Does the quality of the ingredients matter?


Cacao trees

For a start, there are three main types of cacao tree.

Criollo produces the most highly-prized beans, with the most intense, aromatic flavour. But production is tricky, and limited primarily to Venezuela, Ecuador, Jamaica, Trinidad and Indonesia; Criollo provides less than 10% of world production.

Most chocolate is made of Forastero beans; the flavour is less intense, but the trees are hardier. They grow in the C├┤te d'Ivoire (Ivory Coast, by far the world's biggest cocoa producer), Ghana, Nigeria and Brazil.

In addition there is Trinitario, a cross between Criollo and Forastero that was developed in Trinidad, but now grows in most cacao-producing regions.

Cocoa butter

The amount of cocoa butter used in manufacture is also critical. Cocoa butter melts at a lower temperature than the human body, giving chocolate that essential ability to melt in the mouth. The heat exchange as it melts generates the cooling sensation noticeable when eating good-quality chocolate.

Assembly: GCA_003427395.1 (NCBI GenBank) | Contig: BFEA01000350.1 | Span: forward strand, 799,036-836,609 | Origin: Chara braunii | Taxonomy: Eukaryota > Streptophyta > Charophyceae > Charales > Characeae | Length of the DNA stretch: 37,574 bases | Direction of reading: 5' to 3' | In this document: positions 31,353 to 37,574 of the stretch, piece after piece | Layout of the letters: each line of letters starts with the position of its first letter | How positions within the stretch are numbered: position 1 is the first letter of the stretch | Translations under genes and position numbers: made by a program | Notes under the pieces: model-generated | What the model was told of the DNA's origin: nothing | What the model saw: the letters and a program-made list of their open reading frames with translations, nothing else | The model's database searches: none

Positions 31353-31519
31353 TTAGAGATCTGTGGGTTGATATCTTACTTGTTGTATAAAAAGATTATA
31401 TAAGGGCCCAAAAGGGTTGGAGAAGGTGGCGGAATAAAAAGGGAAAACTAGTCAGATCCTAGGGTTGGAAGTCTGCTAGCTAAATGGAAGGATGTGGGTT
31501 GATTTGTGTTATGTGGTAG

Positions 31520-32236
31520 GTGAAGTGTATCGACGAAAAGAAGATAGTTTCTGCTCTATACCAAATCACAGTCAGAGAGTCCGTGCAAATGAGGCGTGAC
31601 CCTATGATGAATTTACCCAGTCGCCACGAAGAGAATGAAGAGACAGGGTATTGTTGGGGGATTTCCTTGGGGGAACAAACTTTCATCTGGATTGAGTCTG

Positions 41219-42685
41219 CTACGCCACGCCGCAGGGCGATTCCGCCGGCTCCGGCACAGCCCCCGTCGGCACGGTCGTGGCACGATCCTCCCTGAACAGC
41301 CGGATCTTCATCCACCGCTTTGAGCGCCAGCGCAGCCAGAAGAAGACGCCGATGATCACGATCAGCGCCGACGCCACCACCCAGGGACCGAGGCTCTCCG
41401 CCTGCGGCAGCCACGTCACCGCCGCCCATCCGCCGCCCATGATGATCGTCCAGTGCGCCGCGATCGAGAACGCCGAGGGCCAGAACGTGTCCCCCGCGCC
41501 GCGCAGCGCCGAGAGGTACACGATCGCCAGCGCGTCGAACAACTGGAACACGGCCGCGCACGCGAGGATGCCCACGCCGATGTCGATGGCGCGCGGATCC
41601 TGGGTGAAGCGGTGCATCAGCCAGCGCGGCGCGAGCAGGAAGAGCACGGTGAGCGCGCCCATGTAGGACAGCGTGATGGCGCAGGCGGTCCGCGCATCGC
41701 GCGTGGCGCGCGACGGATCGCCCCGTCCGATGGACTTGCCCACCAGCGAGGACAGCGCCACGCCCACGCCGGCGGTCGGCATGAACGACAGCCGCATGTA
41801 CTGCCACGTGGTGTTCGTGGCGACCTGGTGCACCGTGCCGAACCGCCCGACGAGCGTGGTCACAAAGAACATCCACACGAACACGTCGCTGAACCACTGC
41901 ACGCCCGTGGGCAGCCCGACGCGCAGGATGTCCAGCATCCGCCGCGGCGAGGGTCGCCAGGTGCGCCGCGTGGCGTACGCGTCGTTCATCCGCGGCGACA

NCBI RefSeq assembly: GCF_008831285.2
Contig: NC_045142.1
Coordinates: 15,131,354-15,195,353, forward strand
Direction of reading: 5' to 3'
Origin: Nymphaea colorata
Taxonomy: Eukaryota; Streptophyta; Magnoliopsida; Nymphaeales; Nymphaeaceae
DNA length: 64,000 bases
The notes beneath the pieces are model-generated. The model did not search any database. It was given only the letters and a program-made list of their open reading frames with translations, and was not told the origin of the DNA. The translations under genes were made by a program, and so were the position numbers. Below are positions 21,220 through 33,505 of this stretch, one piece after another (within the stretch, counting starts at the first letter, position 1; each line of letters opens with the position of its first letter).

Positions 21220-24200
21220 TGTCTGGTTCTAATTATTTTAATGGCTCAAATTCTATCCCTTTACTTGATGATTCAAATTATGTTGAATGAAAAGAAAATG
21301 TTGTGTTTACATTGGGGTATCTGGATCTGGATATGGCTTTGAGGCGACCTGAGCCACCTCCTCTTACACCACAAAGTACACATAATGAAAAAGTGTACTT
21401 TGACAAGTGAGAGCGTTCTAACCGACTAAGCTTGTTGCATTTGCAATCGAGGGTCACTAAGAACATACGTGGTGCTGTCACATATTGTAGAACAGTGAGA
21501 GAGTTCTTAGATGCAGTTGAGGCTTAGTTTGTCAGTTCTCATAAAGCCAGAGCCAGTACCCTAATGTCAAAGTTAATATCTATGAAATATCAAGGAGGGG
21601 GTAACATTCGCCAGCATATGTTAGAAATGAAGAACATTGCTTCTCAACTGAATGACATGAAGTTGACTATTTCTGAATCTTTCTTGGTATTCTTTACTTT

British chocolate manufacturers have been in the habit of substituting vegetable oil for cocoa butter (up to 5% of the total weight). European manufacturers, who disdain this practice, have been keen to keep this kind of British chocolate out of their market. Their lobbyists at the EU have suggested that such chocolate should be rebranded as some kind of non-chocolate (the cheeky term 'vegelate' was coined). But a review of the relevant EU directive in 2000 decreed that it can be sold in Europe if labelled 'family milk chocolate', and provided that the vegetable fat content is listed in the ingredients.

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